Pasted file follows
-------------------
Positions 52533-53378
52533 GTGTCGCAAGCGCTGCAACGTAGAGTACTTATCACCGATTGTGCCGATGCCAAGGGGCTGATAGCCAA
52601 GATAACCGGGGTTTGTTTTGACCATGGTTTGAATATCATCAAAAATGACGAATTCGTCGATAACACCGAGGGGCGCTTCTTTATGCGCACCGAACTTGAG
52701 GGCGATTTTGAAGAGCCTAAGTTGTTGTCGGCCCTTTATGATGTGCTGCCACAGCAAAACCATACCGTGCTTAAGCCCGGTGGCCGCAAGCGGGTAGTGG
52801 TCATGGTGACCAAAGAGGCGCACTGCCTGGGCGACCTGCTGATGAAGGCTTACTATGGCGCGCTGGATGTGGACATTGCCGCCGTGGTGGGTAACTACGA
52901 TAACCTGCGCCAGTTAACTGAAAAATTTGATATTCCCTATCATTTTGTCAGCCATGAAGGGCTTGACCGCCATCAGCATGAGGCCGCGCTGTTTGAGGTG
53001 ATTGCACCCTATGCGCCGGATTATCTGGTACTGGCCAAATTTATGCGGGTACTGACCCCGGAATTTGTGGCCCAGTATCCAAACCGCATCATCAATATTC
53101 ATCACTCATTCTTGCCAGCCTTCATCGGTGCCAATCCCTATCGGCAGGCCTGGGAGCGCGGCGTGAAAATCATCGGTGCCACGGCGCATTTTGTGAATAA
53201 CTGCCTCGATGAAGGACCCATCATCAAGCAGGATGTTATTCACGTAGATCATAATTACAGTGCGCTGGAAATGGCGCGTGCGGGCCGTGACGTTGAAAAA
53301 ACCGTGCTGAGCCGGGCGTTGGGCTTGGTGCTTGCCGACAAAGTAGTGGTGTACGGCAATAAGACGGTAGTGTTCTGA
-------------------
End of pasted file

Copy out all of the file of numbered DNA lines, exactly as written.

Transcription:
Positions 52533-53378
52533 GTGTCGCAAGCGCTGCAACGTAGAGTACTTATCACCGATTGTGCCGATGCCAAGGGGCTGATAGCCAA
52601 GATAACCGGGGTTTGTTTTGACCATGGTTTGAATATCATCAAAAATGACGAATTCGTCGATAACACCGAGGGGCGCTTCTTTATGCGCACCGAACTTGAG
52701 GGCGATTTTGAAGAGCCTAAGTTGTTGTCGGCCCTTTATGATGTGCTGCCACAGCAAAACCATACCGTGCTTAAGCCCGGTGGCCGCAAGCGGGTAGTGG
52801 TCATGGTGACCAAAGAGGCGCACTGCCTGGGCGACCTGCTGATGAAGGCTTACTATGGCGCGCTGGATGTGGACATTGCCGCCGTGGTGGGTAACTACGA
52901 TAACCTGCGCCAGTTAACTGAAAAATTTGATATTCCCTATCATTTTGTCAGCCATGAAGGGCTTGACCGCCATCAGCATGAGGCCGCGCTGTTTGAGGTG
53001 ATTGCACCCTATGCGCCGGATTATCTGGTACTGGCCAAATTTATGCGGGTACTGACCCCGGAATTTGTGGCCCAGTATCCAAACCGCATCATCAATATTC
53101 ATCACTCATTCTTGCCAGCCTTCATCGGTGCCAATCCCTATCGGCAGGCCTGGGAGCGCGGCGTGAAAATCATCGGTGCCACGGCGCATTTTGTGAATAA
53201 CTGCCTCGATGAAGGACCCATCATCAAGCAGGATGTTATTCACGTAGATCATAATTACAGTGCGCTGGAAATGGCGCGTGCGGGCCGTGACGTTGAAAAA
53301 ACCGTGCTGAGCCGGGCGTTGGGCTTGGTGCTTGCCGACAAAGTAGTGGTGTACGGCAATAAGACGGTAGTGTTCTGA